Setting Up the Home Office After Vision Loss

To some degree, the basics of a functioning home office couldn't be simpler. If you've got a desk, a chair, a personal computer you're comfortable with, and an empty corner to put them all, well then, you've got yourself a home office. If you want to get the most out of your work space, however, you're going to have to put some thought into each of these elements.

For example, if you have at least some usable vision, you'll want to choose a space with ample lighting sources—and you'll want to position your furniture and equipment to minimize glare. Equipping your monitor with an anti-glare screen is another good idea.

And what about furniture? For many with vision loss, an L-shaped desk with a credenza provides a comfortable working surface with easy access to files and office equipment. However, if you only have a small area, like a nook in your kitchen, to work with, you can still set up an efficient, comfortable office area.

man sitting at an l-shaped desk reading a file with a guide dog at his feet

An L-shaped desk can provide a roomy and convenient work area.

When choosing office tools, be aware that there are many commercially available clocks, calculators, telephones, fax machines, calendars, file holders, label makers, and other items to choose from that are specially adapted for people with vision loss. Don't buy before doing some research and experimenting.

And of course, you'll have to choose the best PC for your needs; the AFB article, Buying a Computer, will give you an idea of what to look for. A computer is a central feature of most home offices. A large monitor, screen magnification software with speech, and a good set of external computer speakers can make this tool accessible to you. For more tips on adapting your computer, see the Using a Computer article.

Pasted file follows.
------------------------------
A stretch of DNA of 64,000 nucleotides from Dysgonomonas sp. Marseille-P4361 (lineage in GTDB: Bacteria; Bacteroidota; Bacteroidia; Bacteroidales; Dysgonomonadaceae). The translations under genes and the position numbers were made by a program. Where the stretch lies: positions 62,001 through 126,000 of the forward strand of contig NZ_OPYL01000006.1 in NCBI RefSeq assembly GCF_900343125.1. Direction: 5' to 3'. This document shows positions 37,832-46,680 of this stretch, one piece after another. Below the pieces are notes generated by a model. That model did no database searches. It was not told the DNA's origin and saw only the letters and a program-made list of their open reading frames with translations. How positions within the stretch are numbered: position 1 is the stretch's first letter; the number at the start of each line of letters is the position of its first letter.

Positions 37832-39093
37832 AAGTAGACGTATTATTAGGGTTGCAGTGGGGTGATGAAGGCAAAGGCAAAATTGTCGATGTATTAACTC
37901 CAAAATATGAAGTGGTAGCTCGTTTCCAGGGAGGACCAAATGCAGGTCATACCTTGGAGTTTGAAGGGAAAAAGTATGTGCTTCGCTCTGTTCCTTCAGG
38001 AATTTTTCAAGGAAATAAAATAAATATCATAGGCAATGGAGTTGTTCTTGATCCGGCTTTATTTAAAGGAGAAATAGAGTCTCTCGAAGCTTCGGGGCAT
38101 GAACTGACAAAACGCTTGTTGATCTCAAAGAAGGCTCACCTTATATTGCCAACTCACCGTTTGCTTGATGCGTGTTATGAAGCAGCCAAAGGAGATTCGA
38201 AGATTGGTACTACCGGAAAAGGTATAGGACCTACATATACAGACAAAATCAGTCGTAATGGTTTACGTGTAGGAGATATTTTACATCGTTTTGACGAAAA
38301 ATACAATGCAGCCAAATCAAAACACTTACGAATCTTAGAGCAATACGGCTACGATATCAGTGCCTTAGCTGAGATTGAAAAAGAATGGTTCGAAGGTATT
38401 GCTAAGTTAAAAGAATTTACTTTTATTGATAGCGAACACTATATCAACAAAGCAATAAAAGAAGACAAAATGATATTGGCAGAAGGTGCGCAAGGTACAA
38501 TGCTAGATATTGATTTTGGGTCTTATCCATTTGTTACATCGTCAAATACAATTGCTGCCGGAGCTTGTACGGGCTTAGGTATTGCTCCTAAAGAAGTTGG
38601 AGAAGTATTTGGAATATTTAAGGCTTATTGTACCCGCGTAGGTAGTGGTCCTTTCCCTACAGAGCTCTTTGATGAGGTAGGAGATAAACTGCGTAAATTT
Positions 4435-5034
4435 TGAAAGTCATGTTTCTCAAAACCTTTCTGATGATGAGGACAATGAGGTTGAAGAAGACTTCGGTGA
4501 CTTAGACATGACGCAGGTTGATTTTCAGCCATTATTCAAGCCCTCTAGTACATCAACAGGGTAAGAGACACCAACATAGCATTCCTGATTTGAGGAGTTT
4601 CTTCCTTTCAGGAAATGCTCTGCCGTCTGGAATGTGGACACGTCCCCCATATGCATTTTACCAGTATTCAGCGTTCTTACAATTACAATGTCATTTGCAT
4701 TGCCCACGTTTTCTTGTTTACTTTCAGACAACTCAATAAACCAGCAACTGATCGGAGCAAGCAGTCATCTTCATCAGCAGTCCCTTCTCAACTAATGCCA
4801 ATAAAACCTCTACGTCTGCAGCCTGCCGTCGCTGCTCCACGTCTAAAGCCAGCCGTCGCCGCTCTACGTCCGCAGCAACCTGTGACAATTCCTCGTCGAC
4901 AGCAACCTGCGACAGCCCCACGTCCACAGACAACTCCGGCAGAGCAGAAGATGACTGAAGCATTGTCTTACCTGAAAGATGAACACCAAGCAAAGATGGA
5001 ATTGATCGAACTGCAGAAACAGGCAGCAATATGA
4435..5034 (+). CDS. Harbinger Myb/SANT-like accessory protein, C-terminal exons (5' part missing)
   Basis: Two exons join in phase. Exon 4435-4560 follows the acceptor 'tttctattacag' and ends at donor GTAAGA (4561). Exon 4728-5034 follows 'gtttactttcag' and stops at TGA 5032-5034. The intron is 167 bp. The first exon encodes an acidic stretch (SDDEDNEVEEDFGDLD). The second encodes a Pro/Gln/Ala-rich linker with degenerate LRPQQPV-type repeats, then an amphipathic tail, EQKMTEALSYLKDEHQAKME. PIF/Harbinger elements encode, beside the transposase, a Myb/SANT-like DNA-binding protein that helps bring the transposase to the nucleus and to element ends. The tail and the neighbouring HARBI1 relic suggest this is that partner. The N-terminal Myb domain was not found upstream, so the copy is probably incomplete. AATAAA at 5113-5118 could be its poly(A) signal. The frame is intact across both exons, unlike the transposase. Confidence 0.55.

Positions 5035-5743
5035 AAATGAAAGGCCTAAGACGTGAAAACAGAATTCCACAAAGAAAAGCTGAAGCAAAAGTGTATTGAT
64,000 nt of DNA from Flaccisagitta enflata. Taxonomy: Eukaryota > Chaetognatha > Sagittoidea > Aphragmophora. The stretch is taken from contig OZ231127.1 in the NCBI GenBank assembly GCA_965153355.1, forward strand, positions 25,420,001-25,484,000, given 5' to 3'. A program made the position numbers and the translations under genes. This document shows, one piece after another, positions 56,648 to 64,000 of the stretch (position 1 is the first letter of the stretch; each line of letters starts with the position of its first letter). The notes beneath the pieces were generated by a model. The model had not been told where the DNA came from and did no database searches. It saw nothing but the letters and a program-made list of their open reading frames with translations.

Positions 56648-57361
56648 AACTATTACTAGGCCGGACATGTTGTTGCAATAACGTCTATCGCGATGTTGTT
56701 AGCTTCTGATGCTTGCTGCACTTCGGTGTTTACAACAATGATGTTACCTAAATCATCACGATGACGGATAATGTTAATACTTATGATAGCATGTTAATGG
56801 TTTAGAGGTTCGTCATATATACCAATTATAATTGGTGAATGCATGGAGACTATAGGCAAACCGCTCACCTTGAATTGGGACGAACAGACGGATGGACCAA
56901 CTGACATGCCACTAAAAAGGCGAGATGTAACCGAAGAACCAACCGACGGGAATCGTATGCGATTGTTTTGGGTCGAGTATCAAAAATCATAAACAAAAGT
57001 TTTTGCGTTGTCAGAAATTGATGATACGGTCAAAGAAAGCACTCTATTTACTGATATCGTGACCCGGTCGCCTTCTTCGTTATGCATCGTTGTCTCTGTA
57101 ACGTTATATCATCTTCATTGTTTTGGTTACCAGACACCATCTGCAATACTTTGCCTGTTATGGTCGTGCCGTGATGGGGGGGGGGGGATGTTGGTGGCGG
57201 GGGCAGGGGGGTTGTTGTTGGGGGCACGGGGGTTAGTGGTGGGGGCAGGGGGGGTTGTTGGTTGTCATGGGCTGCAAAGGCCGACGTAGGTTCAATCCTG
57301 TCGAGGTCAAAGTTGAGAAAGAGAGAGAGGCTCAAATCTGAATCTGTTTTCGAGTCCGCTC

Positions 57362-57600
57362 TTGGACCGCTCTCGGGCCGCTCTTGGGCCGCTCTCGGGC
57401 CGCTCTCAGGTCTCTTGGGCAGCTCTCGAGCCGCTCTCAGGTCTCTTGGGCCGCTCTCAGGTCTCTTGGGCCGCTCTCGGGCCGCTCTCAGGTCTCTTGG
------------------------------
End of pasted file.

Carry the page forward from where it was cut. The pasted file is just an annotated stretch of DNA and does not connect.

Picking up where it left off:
In addition to a computer, magnification tools can make many of your tasks easier. A video magnifier (also known as a CCTV) can be very helpful for correspondence, paying bills, looking up phone numbers and addresses, or even viewing family photos. A combination of magnifiers—including handheld, stand, illuminated, and spectacle-mounted—will complete the arsenal you need to access visual material. For more information on magnifiers, see the Low Vision Optical Devices article.

flat screen monitor mounted on an adjustable arm

Mounting your computer screen to an adjustable monitor arm allows you to easily move the screen to the perfect height and position.

Ultimately, the success of any home office set up has to do with knowing your needs and abilities, so feel free to experiment with your office until it works for you.

For More Information:

  • AFB Senior Site. Taking Care of Business: Managing Your Finances. A home office is where many people pay their bills or file their bank records; find out more information on tips and tools that can make it easier for you to keep up with your finances.

video   Getting Organized: Setting Up Your Ideal Home Office Video

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